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A group of women of color stand together, a young woman in the middle looks at the camera and holds a sign that says A group of women of color stand together, a young woman in the middle looks at the camera and holds a sign that says 'my mother taught me that just like Skittles, all colors should be able to co-exist'. Photos by Kyoko Takenaka

Toward Tomorrow With Trayvon on Our Minds

By Katrina Casiño

A group of women of color stand together, a young woman in the middle looks at the camera and holds a sign that says 'my mother taught me that just like Skittles, all colors should be able to co-exist'. Photos by Kyoko Takenaka

A gathering of hundreds turned into a march of thousands yesterday in New York City, where there was a mass gathering in Union Square to rally against Saturday’s verdict in the Zimmerman trial.

George Zimmerman, as all we know by now, was found not guilty for the murder of 17-year-old Trayvon Martin. Martin was unarmed and alone when he was shot in the chest by Zimmerman in February 2012 in Sanford, Florida. Although many are rightfully appalled by the verdict, few who have encountered or observed this country’s (in)justice system can truly consider themselves shocked. In a nation whose pre-eminence relies on the fragile the balance between White Supremacy and mass complacency towards it and calls that balance “justice,” it should come as no great surprise when Black bodies are disregarded as valid.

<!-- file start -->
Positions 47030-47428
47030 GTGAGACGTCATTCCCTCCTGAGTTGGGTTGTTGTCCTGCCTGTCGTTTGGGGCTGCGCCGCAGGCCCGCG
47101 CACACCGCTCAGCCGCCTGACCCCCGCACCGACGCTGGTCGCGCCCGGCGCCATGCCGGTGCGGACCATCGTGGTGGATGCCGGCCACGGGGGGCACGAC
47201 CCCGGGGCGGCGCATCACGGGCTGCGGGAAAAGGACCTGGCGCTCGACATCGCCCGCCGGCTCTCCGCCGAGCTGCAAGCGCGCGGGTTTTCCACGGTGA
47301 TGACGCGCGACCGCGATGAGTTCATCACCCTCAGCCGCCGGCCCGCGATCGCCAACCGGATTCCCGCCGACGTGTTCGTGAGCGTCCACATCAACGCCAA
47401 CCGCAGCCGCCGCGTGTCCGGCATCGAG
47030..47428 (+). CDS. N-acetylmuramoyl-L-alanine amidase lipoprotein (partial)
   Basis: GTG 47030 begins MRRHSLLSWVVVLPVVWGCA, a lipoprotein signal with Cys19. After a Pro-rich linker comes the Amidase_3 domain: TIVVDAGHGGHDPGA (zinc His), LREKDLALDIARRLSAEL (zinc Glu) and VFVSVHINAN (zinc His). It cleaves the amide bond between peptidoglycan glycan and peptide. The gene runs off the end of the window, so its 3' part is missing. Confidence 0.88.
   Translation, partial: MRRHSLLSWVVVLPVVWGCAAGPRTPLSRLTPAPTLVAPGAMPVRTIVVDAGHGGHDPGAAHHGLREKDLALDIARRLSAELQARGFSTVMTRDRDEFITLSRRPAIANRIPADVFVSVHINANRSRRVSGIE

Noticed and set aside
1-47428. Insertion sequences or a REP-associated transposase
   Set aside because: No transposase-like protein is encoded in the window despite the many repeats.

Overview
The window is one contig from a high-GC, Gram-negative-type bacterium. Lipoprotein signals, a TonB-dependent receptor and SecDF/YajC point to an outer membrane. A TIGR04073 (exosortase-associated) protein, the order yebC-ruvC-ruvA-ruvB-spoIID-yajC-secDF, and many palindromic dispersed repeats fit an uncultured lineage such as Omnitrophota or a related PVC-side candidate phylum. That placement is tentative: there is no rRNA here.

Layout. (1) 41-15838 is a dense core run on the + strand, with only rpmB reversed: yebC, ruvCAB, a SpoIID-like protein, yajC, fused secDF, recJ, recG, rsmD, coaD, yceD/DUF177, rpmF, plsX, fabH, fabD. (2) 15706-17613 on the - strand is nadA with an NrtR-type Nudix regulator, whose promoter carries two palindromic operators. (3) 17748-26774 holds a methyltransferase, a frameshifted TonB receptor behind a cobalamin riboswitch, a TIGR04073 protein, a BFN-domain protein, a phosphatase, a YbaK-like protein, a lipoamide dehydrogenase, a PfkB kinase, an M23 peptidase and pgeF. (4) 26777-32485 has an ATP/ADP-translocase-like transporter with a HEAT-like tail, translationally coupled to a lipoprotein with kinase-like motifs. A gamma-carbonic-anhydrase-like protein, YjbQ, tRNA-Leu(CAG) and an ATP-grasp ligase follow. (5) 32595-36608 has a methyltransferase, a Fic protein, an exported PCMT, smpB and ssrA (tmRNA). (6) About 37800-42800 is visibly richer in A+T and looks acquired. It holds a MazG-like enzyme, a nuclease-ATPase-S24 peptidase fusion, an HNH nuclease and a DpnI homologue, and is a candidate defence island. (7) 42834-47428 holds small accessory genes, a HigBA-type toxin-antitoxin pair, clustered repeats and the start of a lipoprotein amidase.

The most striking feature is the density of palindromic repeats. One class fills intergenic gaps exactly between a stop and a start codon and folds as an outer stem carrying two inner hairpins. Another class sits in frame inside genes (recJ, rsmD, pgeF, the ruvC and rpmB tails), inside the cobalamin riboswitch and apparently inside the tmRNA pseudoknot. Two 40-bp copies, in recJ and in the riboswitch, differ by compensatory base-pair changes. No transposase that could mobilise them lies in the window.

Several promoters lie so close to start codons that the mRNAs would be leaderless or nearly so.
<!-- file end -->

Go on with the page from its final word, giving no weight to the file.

If indeed, America’s dominance relies on that delicate balance, it’s safe to say that yesterday, we began to tip the scales. I have yet to find truly accurate or consistent numbers that reflect the turnout of the march, so for now let’s leave it at “enough to shut down Times Square.” Protestors took the streets at about 6:30pm for an un-permitted march that snaked through the streets, weaving through cars, buses, and trucks, soliciting support from drivers, tourists, and residents, some of whom left their posts on the sidewalks to join the thousands. A little before 9, the march entered Times Square, rallying around various speakers posted on tables, mailboxes, and lamp posts, holding the space until 9:30 when the crowd began to dwindle.

Exhausted after three hours of marching, many headed home, while a few hundred marched on to Harlem - the entire marched covered upwards of 100 blocks - almost six miles over the course of 12 hours.

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The protest was entirely nonviolent, except of course for the part of the NYPD, who stalked participants through the Upper East Side, pepper spraying a woman (who went on to rejoin the march) on Lexington and making about a dozen arrests.

While this action was scheduled in direct response to the acquittal of Trayvon Martin’s murderer, this mass movement was of course provoked by much, much more. In a gathering of thousands, we found a reflection of ourselves. In a demonstration that encompassed a stronger, vaster presence than we ever could have imagined, we found a physical manifestation of our private grief, fear, sorrow, and rage.

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We walked through our city full of fury because the verdict of the Zimmerman trial gave us evidence of what we always knew: that  that some lives were not meant for this system, or rather, this system was simply not meant to protect certain lives. We knew always some are more valuable than others, that our justice system is a painful misnomer, that many of us - especially those who are young and Black - are unsafe in our own homes.

But we know something now that we didn’t always know before: we are not alone.  

Katrina is the newest editor for {Young}ist. You can follow them on Twitter @KCDanger.

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Katrina Casiño

Catch up with me @Kcdanger.

race

youth

published

July 15, 2013

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